Returning to a Cultural Revolution practice, China sets up boxes, phone lines, and web sites to report on neighbors, and defines monetary rewards for snitches.
Religious belief is common among China’s rural population, representing the most significant base of believers. In an effort to attack religion at its core, the Chinese Communist Party (CCP) has been mobilizing the masses to monitor and report each other using a variety of means. The latest tool is the revival of Cultural Revolution-era tip-off measures.
An iron box hangs from the wall of the office of the Caizhuang Village Committee in Mangzhongqiao township, part of Yucheng county in Henan province in north-central China. The text on the box reads: “Religious Belief Reporting Box.”
According to one local villager, “The township government has issued such ‘reporting boxes’ to each village. Authorities are waging a crackdown against religious belief, and people in the village are prohibited from believing in God.”
He also revealed that investigations into religious belief in villages intensified following the 2019 Spring Festival (Chinese New Year).
On February 9, a similar iron box was installed at the entrance to the village committee of Chenzhuang village in Mangzhongqiao township. The text on the box reads: “Box for reporting private (meeting) venues and missionary activities,” and gives the phone number for a free tip hotline: 4431919.
One local believer said that by setting up “religious belief reporting boxes” and calling on all villagers to monitor and report on their neighbors, the authorities have restricted religious events, gatherings, and evangelism, and have placed believers in danger of being arrested at any time.
On January 15, a secret Three-Self church meeting venue in Dapan village, in Zhongmou county in Henan, was discovered and shut down. At the time of the discovery, all of the believers were surprised. “This basement is extremely well concealed. How did they discover it?”
One village officer revealed, “Now, the county has set up a tip hotline targeting Christians. If anyone discovers a gathering, no matter where it is, all they have to do is call and report it. The caller’s location will be recorded right away, and the meeting venue’s address can be quickly determined.”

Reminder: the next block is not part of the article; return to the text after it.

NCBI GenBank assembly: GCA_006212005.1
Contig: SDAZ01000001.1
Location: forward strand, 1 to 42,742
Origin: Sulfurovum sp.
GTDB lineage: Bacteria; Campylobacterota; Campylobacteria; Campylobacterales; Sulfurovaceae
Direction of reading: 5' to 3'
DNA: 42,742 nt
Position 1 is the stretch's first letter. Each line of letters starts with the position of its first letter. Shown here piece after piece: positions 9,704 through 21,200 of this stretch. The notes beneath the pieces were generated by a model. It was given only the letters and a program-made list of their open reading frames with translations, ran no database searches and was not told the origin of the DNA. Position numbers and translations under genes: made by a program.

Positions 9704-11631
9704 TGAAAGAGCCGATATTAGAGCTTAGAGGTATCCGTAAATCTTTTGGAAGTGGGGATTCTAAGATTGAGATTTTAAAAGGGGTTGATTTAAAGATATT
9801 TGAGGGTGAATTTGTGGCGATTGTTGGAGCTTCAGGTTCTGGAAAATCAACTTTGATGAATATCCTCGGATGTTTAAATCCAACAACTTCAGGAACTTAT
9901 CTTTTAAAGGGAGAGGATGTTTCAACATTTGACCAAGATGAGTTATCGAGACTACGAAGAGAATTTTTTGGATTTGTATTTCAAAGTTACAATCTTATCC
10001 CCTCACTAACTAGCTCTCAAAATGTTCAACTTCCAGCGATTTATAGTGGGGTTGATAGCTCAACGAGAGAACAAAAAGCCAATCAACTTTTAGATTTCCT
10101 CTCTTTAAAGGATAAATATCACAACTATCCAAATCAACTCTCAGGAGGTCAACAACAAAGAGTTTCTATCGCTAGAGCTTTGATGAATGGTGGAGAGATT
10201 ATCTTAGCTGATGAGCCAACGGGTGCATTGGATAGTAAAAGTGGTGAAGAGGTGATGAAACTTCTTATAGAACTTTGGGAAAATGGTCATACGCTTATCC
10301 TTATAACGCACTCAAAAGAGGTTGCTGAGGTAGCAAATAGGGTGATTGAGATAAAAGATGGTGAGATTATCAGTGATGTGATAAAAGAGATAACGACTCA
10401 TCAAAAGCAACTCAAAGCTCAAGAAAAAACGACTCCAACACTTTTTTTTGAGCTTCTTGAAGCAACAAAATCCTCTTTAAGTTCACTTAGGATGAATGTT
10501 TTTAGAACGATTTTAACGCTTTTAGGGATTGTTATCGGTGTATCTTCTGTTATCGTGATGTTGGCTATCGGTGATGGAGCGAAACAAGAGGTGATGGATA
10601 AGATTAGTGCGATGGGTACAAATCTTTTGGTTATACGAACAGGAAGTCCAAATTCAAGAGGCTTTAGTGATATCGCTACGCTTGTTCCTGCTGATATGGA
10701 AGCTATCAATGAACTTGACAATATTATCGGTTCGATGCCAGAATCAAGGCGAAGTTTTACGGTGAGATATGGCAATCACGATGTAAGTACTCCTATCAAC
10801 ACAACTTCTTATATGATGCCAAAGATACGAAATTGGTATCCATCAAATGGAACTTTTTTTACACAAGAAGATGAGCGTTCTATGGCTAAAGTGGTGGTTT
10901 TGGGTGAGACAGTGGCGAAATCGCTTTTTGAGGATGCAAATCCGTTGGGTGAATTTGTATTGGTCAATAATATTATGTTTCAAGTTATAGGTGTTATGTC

“The government has made a big effort to crack down on religious belief,” one believer lamented. “Everyone is participating in monitoring and reporting others. It’s impossible for us to defend against effectively. I’m afraid that it will be difficult to continue holding gatherings.”
A villager in Wangpiliu town of Henan’s Zhoukou city showed Bitter Winter a propaganda flyer reading: “Phone numbers for reporting illegal religious activities.” The numbers on the list include the informant hotlines for the United Front Work Department, the Ethnic and Religious Affairs Committee, the town government, and the local police station.
Some regions have also developed platforms for reporting on neighbors online (such as the Public Security Bureau’s SMS reporting platform and WeChat public account) or by writing letters. They have also set up a monetary reward system to encourage informants.
Bitter Winter has obtained a document issued by a subdistrict in Henan’s Nanyang city in July 2018. The document, which details incentives for reporting believers, was formulated to mobilize social forces to crack down on xie jiao.
The document states that, upon discovering a Falun Gong member teaching or giving a speech at a public venue, if reported immediately and verified, the informer will receive a reward of 200 to 1,000 RMB (about $30 to $150). Reporting someone for making or spreading images, the informer will receive a reward of 500 to 2,000 RMB ($75 to $300). If the reported tip has a significant impact, 5,000 to 10,000 RMB ($750 to $1,500) will be given. Reporting a believer from The Church of Almighty God will earn 100 to 2,000 RMB ($15 to $300), with the largest reward being 3,000 RMB (about $450).
One local retired Party member disagrees with such incentives. He said that the CCP excels at mobilizing the masses to fight against each other, as this was a common practice during the Cultural Revolution, the Tiananmen Square Protests, and the present suppression of religion. But, he fears, it makes it easy for people to develop hatred for each other and increases the risk of believers being arrested and imprisoned.
During the Cultural Revolution, the practice of people informing on each other was prevalent in China. The CCP set up “reporting boxes” and rewarded people who reported or exposed others. The practice has returned, and it is being used to suppress religion.
Reported by Xin Lu